Flagship features with “old world” features are a dying breed. This year, after the Samsung Galaxy S6 made the switch, the LG G4 is the only flagship sporting a removable battery and expandable storage. Let’s see how the phone measures up.
The G4 is big and wide, but light and amazingly easy to use/hold with one hand. It left me impressed, someone who has avoided using big-screen handsets/phablets like the plague. The reasons are purely genetic: I’m a klutz with small hands and holding an unwieldy device is a recipe for disaster. A caveat: Because of the removable back, the phone isn’t water-proof, unlike many other flagships.
The review unit came with a tan leather back, which goes well with your jeans and also makes a bold statement in the boardroom. The 5.5-inch screen is slightly curved, something you’ll notice only if you keep the phone face down. But we didn’t try any tricks such as sitting on the handset, like we inadvertently did with the G Flex 2. The horizontal curvature of the back provides a very good grip. The curvature of the screen also provides for a good fit with the face and we found the G4 to be one of the best handsets for calling. Never once did the person at the other end say I was inaudible.
While we were impressed with the leather back, we were worried it might become scruffy with use; but it emerged virtually unscathed after a month of regular use.
At the back are the power key, flanked by the volume up/down keys and the speaker grille down below. The 16-megapixel (MP) camera, flanked by the sensor and the LED flash sits just above the keys. Since the microSIM and microSD slots are placed just above the removable battery and can be accessed by removing the back cover, the side edges of the phone are devoid of any buttons; it sports the IR blaster port on top and the headphones and charging port at the bottom.
The G4 sports a brilliant screen, where colours appear true to tone and don’t wash out in bright sunlight. The G Flex 2 sported deeper blacks, but the G4 provides a better overall experience and better viewing angles. And it supports LG’s double-tap knock to wake/unlock feature.
The G4 runs LG’s Optimus UX interface on top of Android Lollipop and the icons do appear a bit too colourful for my tastes. But the interface is unobtrusive, unlike many of its peers. It features the familiar Smart Notice, which tells you about the day’s weather and by opening the widget one also gets access to apps that are eating up the battery. One can also stop these battery-hogging apps from Smart Notice, if one wishes to.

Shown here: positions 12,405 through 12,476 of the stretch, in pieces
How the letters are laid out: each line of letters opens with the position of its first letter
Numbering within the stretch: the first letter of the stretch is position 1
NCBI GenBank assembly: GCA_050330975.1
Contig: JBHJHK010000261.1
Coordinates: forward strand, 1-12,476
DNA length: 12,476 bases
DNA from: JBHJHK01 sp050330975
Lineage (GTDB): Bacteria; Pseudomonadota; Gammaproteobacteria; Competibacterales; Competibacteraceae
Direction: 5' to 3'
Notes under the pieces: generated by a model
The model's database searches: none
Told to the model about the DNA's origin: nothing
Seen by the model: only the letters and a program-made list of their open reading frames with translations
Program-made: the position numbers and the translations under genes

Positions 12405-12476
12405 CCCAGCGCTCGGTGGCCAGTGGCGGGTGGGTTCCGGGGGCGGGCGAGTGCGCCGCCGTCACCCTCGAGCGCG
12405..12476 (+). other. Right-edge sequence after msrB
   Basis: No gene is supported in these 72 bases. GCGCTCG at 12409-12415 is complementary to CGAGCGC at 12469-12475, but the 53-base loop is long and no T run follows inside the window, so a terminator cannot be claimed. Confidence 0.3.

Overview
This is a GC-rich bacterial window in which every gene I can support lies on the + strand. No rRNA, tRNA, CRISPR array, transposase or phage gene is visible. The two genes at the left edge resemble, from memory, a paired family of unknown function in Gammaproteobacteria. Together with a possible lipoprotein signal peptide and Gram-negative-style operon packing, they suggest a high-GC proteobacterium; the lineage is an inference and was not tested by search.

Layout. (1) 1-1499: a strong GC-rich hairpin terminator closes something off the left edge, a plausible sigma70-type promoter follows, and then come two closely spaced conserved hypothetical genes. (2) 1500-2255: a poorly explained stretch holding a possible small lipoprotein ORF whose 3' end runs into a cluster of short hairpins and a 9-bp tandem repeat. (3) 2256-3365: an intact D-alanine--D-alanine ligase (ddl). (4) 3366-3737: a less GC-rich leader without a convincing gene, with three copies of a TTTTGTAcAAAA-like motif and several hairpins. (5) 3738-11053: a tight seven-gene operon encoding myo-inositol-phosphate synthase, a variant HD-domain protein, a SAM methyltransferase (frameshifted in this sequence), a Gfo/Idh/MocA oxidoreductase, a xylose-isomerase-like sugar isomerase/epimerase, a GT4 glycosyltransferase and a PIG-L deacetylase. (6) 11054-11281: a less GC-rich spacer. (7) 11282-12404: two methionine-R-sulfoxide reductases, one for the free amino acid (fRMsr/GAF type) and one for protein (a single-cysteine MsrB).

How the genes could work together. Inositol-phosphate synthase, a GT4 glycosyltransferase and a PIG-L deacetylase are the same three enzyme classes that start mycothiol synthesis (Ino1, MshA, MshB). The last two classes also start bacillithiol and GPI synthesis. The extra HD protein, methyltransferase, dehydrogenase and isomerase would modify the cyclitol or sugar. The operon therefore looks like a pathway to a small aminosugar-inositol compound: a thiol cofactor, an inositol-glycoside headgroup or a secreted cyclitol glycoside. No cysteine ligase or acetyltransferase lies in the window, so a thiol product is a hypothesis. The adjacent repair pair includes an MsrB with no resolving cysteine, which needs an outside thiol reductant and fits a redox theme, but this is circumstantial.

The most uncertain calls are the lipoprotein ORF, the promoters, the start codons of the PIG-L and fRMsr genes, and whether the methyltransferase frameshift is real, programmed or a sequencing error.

Swiping to the left, one gets access to LG’s Smart Bulletin, LG’s suite of productivity and health apps. But for me, the best addition is Smart Settings, which automatically performs functions like, say turning on or off the Wi-Fi depending on one’s location; or say turn the phone to silent mode after one reaches office.
Gaming on the G4 was fun, with Asphalt 8 and Riptide GP 2 performing admirably. A caveat: Since games on the G4 are run at 1,440p instead of the usual 1,080p (the phone sports a QHD screen), frame rates for games, designed at 1,080p, drop.
The hexa-core processor ensures no lags during normal usage and also doesn’t heat up too much. Try opening two-three games together and the phone automatically keeps closing them till only one is open. Nice.
The G4’s camera was another standout feature. As someone who’s used manual controls on cameras all his life, I rarely go beyond clicking the default party photo on a phone; till our resident phone-camera expert introduced me to the G4’s manual mode. This mode allows one to focus manually (bokeh shots, yeah!), set white balance (to determine how “warm” a colour is), auto exposure, ISO and shutter speed. What’s more, one can even shoot in raw format (thank god expandable memory is supported, as pictures in raw format take up a lot of space). This was as good as a dSLR in my pocket! For sound systems you could have a look at top subwoofers blog post
The G4 sports an 8MP front camera for the selfie-crazy generation; I used it for video-calling. It’s good.
One area we felt the G4 fell short was the battery. With normal usage (it will entail heavy video usage because of its brilliant screen), the battery fell to below 15 per cent towards the end of the day.
At Rs 51,000 the LG G4 checks most boxes for flagship smartphones, picking utility over gimmicks. It packs in a great camera, which could be the only reason you should ditch your G3. If you, like me, are partial towards “old world” phones, this is the only flagship option you have.